School district strips families of opt-out for Pride books
Parents of diverse religions sue Montgomery County Schools
The Mahmoud-Barakat, Roman, and Persak families of Montgomery County, Md., may not appear to have a lot in common. Tamer Mahmoud and Enas Barakat are Muslim with high school–age children. Chris and Melissa Persak, whose daughters are in elementary school, are Roman Catholic. Jeff Roman is also Catholic. His wife, Svitlana, is Ukrainian Orthodox, and their only son is in second grade.
But when the Montgomery County school district introduced pro-LGBT children’s books into its curriculum last year, all three families decided the content of the books didn’t line up with their religious beliefs about sexuality and marriage. Since the state of Maryland and the Montgomery County district both allow students to opt out of instruction related to family life and human sexuality, the parents declined to have their children in class for the readings. But in March, the school board announced that teachers would no longer offer notice about the LGBT material and students could not opt out, according to a federal lawsuit filed against the board last week.
“It’s a deeply American principle that parents have the right to direct their children’s religious upbringing, to direct their children’s education, especially on sensitive issues like a child’s own identity. … The job of schools is to support the parents in that effort, not cut them out of the process,” William Haun, senior counsel with the Becket Fund for Religious Liberty, told WORLD. The Becket Fund filed the lawsuit on behalf of the families.
The suit cites examples from one book designed for preschoolers that tells children what they could look for at a Pride parade: an intersex flag, a drag queen, a drag king, underwear, and leather. Another book, for fourth graders, depicts a girl with a romantic crush on a female classmate.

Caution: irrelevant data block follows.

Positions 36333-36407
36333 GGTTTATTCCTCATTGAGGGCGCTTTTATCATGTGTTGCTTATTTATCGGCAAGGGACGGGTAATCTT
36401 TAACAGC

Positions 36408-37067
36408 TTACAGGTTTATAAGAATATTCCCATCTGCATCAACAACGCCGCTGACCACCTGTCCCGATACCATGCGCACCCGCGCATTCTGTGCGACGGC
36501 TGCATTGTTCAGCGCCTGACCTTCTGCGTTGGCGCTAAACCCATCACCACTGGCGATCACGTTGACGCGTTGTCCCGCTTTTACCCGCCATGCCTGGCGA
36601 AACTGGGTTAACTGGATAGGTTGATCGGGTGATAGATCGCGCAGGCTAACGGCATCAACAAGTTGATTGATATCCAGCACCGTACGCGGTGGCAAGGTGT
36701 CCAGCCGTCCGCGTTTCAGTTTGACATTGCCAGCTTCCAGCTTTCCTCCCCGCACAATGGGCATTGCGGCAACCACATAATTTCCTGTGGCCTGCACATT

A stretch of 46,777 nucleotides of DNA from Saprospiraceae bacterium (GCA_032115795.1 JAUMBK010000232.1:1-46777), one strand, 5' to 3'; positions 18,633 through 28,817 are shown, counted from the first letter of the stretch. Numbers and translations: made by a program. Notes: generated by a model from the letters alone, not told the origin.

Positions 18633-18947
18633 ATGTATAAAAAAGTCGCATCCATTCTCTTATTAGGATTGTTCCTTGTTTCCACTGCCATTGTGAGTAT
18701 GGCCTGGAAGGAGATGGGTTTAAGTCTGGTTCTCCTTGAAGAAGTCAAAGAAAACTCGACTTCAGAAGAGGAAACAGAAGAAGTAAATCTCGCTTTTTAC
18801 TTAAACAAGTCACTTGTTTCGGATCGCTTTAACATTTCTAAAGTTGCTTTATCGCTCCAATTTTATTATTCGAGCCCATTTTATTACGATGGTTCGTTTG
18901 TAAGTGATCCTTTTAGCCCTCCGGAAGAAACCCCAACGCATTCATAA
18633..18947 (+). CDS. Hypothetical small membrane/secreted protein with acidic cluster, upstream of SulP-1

In Born Ready: The True Story of a Boy Named Penelope, a mom defends her young daughter’s insistence that she is a boy, telling another child that “not everything needs to make sense.” The book says that children, not parents or other adults, are the best teachers about their gender identity.
Born Ready’s resource guide instructs teachers to tell students not to make negative comments about gender or ask questions about another child’s gender identity. The guide tells educators to teach students that when people are born, doctors and parents “make a guess” about each person’s gender. “Sometimes they’re right, and sometimes they’re wrong,” it says, according to the lawsuit. “Our body parts do not decide our gender. Our gender comes from inside—we might feel different than what people tell us we are. We know ourselves best.”
“It’s a ‘child knows best’ view of human sexuality,” Haun said. “And that leads to the kind of life-altering decisions that the Montgomery County Public Schools as a function of this curriculum are cutting the parents out of.”
The introduction of the books into the curriculum raised concern among hundreds of parents in the nearly 160,000-student system, according to the lawsuit. At a January board meeting, a parent criticized My Rainbow, an elementary school book about a mom crafting a rainbow wig for her transgender child. “This is not instruction, it is indoctrination,” the parent said. The lawsuit claims a board member responded, “Yes, ignorance and hate does exist in our community.”
The board said it decided to remove the opt-out option because it classified the material as part of the English language arts curriculum instead of human sexuality curriculum. As such, teachers would not be required to send home letters to inform families when the books are read.
“You know, no child is born otherizing, marginalizing, thinking somebody else is not as good as they are,” board member Lynne Harris said, according to the lawsuit. “Saying that a kindergartener can’t be present when you read a book about a rainbow unicorn because it offends your religious rights or your family values or your core beliefs is just telling that kid, ‘Here’s another reason to hate another person.’”
Haun said the case tests the question of whether public institutions are committed to respecting all viewpoints. “In addition to that, though, is the right of parents to always direct their [children’s] religious upbringing,” he said. “It can’t be the case that simply sending your child to a public school means you’ve lost the ability to form your child at all.”
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